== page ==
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According to a Netflix study, nearly half (46 per cent) of streaming couples around the world have “cheated” on their significant other (but it’s not what you think).
Defined as watching a TV show ahead of your significant other, Netflix cheating was first uncovered in a study in the US in 2013. Four years later, cheating has increased three times and has become a common behaviour around the world. This behaviour only continues to grow with 60 per cent of consumers saying they’d cheat more if they knew they’d get away with it. And once you cheat, you can’t stop: 81 per cent of cheaters are repeat offenders and 44 per cent have cheated 3+ times.
In a binge-watching world where it’s easy to say ‘just one more,’ Netflix cheating has quickly become the new normal…
Where is cheating happening? (everywhere)
The US (48 per cent) rounds out the top five countries on the list of Netflix cheaters worldwide. Brazil and Mexico are home to the most cheaters (57 per cent to 58 per cent respectively), whereas the most loyal viewers who have not cheated in Netherlands (73 per cent), Germany (65 per cent) and Poland (60 per cent).
What shows are we cheating on? (all of them)
While no show is off limits, top cheating temptations in the US are The Walking Dead, Orange Is The New Black, Breaking Bad, House of Cards and Marvel’s Daredevil. It’s no laughing matter – more than half of cheaters in the US (55 per cent) prefer to risk their relationships by indulging on dramas over comedies.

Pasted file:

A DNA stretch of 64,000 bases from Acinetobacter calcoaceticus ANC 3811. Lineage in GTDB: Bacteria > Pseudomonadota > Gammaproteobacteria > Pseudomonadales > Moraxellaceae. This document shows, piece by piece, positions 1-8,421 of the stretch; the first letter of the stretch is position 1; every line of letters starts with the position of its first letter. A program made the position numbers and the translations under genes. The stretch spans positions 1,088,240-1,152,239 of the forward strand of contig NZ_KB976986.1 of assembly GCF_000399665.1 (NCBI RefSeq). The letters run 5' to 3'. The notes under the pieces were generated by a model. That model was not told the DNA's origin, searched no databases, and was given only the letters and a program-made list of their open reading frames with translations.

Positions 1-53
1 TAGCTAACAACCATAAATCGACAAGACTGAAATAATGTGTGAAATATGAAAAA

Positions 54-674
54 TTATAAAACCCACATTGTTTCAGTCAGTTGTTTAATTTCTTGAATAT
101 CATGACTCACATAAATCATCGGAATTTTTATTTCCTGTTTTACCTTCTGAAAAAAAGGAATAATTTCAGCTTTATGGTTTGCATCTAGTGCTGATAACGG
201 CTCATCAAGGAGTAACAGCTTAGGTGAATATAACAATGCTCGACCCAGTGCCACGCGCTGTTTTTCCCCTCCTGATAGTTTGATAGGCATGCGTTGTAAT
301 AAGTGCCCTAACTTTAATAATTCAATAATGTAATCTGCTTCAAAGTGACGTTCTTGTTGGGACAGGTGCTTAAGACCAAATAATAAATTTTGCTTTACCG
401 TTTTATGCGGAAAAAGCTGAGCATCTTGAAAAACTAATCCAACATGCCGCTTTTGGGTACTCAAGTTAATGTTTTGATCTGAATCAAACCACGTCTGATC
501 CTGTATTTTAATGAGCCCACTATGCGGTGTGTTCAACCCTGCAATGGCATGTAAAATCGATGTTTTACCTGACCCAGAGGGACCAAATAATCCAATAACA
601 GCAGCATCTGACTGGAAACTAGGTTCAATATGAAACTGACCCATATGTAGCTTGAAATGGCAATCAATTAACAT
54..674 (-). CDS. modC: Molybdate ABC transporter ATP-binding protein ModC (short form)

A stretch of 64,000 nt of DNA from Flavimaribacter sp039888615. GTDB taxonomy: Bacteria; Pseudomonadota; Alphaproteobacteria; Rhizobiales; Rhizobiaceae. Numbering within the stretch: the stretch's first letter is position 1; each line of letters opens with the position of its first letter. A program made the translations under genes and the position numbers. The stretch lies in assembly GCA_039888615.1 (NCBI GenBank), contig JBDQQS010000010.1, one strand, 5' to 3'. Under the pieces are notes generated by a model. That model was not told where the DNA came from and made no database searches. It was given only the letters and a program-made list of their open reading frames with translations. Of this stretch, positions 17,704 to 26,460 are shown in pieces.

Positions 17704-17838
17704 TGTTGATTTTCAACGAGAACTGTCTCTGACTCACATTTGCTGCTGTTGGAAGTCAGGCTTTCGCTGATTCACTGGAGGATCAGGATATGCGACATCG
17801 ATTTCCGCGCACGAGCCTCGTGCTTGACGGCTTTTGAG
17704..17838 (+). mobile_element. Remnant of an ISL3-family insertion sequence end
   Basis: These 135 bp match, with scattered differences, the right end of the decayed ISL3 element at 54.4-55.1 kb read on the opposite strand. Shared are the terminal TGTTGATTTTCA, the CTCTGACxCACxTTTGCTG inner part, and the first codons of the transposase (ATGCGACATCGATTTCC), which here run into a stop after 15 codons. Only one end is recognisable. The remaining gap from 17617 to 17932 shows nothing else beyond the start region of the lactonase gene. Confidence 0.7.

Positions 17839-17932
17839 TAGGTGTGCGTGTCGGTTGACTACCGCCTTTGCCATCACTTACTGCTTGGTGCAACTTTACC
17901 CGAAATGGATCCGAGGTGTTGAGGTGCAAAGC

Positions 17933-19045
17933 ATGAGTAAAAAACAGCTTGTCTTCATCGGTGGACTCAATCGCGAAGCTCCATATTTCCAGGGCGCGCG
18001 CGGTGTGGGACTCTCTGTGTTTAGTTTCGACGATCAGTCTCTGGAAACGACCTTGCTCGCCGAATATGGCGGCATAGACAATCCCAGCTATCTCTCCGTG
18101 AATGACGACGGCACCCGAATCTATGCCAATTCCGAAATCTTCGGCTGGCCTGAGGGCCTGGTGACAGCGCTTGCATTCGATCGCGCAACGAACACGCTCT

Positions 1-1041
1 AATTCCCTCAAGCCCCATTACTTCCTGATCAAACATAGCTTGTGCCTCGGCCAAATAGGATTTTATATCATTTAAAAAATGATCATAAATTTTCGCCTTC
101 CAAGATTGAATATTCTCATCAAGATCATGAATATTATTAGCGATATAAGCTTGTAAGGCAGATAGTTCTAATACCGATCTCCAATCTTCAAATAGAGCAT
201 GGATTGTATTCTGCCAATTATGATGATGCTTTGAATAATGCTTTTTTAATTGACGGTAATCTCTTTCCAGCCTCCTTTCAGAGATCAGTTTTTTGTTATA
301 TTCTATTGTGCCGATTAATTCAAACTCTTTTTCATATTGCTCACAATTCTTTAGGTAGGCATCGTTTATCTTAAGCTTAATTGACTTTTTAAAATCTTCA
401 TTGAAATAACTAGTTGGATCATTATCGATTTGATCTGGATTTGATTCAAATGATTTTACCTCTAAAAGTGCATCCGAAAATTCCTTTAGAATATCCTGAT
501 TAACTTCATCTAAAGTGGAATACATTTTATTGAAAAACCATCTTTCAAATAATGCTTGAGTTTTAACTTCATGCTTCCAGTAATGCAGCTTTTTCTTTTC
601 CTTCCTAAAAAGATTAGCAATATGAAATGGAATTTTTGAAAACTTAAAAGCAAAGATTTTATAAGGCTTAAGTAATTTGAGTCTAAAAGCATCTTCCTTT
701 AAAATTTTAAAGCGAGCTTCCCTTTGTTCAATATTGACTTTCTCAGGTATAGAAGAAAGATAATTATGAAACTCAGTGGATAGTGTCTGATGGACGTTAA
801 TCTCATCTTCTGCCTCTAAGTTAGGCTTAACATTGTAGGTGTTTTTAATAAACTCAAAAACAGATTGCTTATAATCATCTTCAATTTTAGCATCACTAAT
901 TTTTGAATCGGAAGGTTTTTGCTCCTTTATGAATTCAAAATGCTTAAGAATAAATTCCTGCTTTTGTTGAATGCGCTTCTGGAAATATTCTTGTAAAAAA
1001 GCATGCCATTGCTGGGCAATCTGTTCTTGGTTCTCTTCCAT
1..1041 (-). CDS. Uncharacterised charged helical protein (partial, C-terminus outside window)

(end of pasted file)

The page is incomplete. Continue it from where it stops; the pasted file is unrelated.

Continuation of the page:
Why do we cheat? (we just can’t help it)
Most don’t intend to cheat…it just happens: 80 percent of cheating is unplanned. The trigger for the growing trend in cheating? Self-control… more than two-thirds (69 per cent) of cheaters in the US admitted they were unfaithful to their streaming partner as a result of “an uncontrollable desire to find out what’s next”.
How do we cheat? (any way we can)
Sleep with one eye open: 27 per cent of cheating happens in the US when one partner falls asleep. But whether this is even cheating is hotly debated. Half say ‘sleep cheating’ doesn’t count (52 per cent), but the morality of ‘sleep cheating’ varies across the globe. Chileans think it’s no big deal, Japan sees it as unforgivable. Many American streaming couples are still cheating in secret: 36 percent never admit to their indiscretions.
Is cheating so bad? (depends where you live)
If you stray, don’t beat yourself up. Cheating has become more socially acceptable, with 46 per cent saying it’s “not bad at all”. However, it’s an absolute no-no for anyone paired with the 14 per cent of American streaming couples who admonish the thought of watching ahead. You’d sooner get a pass for forgetting a birthday or even an anniversary.
Is my partner a cheater? (spoiler alert: most likely)
Cheating comes in many forms. Netflix has created a handy series of assets to visually map this phenomenon. Cheating Profiles highlight the most common types of offenders lurking in households around the world.